Set Our Eyes On the Lord

Set Our Eyes On the Lord

Set Our Eyes on the Lord: Revival under Jehoshaphat (2 Chronicles 20)

See also the following:

Our eyes are upon you, O God. 2 Chron. 20.5-12

Keep your eyes ever toward the Lord. Ps. 25.15, Ps. 121.1-2

Lift up your eyes to the Lord, who alone can show mercy to us. Ps. 123.1-2

Take refuge in God as you look to him for help. Ps. 141.8

Hold in yourselves the sentence of death and rely on God. 2 Cor. 1.8-9

God alone can vindicate his people when they are vulnerable and powerless.Deut. 32.36

The Lord arises to defend the poor and helpless. Ps. 3.7, Ps. 12.5, Ps. 35.1, Ps. 35.23, Ps. 44.26, Ps. 68.1-2

The Lord himself will fight for those who trust in him. Exod. 14.13-14, Exod. 14.25, 2 Chron. 20.22-23

No one can withstand those who fear the Lord and trust in his WordNum. 14.9, Deut. 20.3, 2 Chron. 20.17, Ps. 27:1-2, Ps. 46.1-3

God will keep us in perfect peace because we trust in him. Isa. 26.3, Isa. 30.15, Phil. 4.4-7

Take confidence in the words of Scripture – God will fight our battles2 Chron. 32.8, Ps. 46.7, Isa. 8.9-10, Isa 41.10

Believe in the Lord and you will be established. 2 Chron. 20.20, John 11.40, Rom. 8.31, Heb. 11.6

Believe in God, believe also in Jesus. John 14.1, Acts 3.15-16, 1 John 2.23, Exod. 14.31


Some individuals, who are basically well meaning and who strive to do what is right, are also very naive and easily misled. King Jehoshaphat fitted squarely into this category. … But for all of Jehoshaphat’s sins and weaknesses of character, he mastered the discipline of prayer. And few chapters in the Bible can better illustrate the effectiveness and power of prayer than 2 Chronicles 20. If 2 Chronicles 7.14 serves as the paradigm for the whole book, as I have argued, then chapter 20 and the events narrated from the life of Jehoshaphat focus on an important component of all revivals: prayer.  The preaching of the Word moves men and women to humble themselves under the mighty hand of God and to turn from their wicked ways and seek God’s face in a renewed way. Prayer moves God to graciously pour out the blessing of heaven on sinners, undeserving as we are.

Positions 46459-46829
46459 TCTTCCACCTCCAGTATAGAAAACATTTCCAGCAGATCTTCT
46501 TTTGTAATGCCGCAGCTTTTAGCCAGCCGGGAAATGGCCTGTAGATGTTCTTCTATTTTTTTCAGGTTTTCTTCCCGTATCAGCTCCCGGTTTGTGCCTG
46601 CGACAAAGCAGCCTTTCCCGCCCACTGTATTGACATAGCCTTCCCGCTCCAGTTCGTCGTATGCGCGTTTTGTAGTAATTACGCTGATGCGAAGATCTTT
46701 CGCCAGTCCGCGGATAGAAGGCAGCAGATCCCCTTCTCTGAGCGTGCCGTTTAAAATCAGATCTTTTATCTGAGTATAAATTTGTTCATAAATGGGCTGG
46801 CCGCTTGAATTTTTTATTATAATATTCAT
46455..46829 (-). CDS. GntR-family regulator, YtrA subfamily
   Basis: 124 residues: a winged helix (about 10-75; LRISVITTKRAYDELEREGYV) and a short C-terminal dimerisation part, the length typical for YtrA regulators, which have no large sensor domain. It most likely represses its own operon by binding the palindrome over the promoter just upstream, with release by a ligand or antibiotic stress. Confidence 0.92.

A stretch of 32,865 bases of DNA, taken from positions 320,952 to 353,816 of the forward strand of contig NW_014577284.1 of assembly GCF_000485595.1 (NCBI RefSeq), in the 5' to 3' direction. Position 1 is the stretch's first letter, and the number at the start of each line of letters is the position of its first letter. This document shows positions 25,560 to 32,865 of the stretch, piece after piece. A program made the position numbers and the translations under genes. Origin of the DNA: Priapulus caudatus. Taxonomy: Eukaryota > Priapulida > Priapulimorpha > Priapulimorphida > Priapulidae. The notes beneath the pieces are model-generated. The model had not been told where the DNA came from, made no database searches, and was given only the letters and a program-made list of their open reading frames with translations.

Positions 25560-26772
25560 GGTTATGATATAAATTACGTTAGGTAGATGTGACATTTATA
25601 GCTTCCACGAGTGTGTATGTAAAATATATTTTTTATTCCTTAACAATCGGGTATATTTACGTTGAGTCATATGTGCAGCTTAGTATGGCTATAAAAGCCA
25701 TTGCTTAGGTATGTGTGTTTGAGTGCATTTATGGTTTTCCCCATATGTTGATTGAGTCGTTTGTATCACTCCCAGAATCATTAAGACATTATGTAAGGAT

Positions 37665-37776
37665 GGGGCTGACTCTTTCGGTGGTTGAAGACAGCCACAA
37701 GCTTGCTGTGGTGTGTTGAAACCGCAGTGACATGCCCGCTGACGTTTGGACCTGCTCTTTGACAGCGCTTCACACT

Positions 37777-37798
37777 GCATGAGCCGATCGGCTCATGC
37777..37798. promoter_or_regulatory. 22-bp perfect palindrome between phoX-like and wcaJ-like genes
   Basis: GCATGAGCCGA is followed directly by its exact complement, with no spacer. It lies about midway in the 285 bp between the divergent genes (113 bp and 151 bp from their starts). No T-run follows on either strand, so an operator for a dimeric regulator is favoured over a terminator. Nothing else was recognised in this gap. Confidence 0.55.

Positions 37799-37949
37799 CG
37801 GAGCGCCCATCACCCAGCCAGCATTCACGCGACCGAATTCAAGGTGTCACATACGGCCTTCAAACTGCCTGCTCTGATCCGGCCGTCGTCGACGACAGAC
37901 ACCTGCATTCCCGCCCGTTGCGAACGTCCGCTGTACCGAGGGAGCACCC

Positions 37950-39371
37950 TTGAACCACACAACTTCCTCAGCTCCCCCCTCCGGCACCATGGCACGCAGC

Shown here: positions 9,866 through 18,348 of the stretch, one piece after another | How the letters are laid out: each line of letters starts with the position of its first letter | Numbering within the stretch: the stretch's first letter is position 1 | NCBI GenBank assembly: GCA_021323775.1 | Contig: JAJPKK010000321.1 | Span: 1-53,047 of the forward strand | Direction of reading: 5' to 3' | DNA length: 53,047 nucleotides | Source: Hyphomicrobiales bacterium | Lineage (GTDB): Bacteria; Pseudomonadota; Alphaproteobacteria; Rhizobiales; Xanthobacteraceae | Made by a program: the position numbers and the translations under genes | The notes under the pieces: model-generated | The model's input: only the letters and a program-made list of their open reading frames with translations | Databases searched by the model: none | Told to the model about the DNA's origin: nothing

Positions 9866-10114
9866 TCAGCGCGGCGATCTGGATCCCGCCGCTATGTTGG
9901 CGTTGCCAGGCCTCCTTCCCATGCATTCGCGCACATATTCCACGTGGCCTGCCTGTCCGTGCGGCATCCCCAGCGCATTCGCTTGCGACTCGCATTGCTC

~ Walter C. Kaiser,
Quest for Renewal
Chicago: Moody Bible Institute, 1986, pp. 89-90.

No matter how godly and sincere you may be, you can wind up depending on the wrong people, bad advice, and phony solutions. This is precisely the journey that King Jehoshaphat walked in his reign over Israel. What is significant is not that the man or woman of God may find themselves in trouble, but how do they handle that trouble, i.e., to whom do we look when we are in desperate need of help?

When you are in trouble, real trouble, who you gonna’ call?

Revival comes during times of recognized need, when trouble, calamity, and danger loom over us, and we are quite literally forced to seek the Lord as the ground of our life and the source of our hope. When Jehoshaphat was confronted with a huge malevolent army determined to wipe Israel from the face of the map, he did not seek human allies or military solutions. Jehoshaphat was afraid, and set his face to seek the Lord, and commanded the people to join him in that spirit of prayer, dependence, and humility: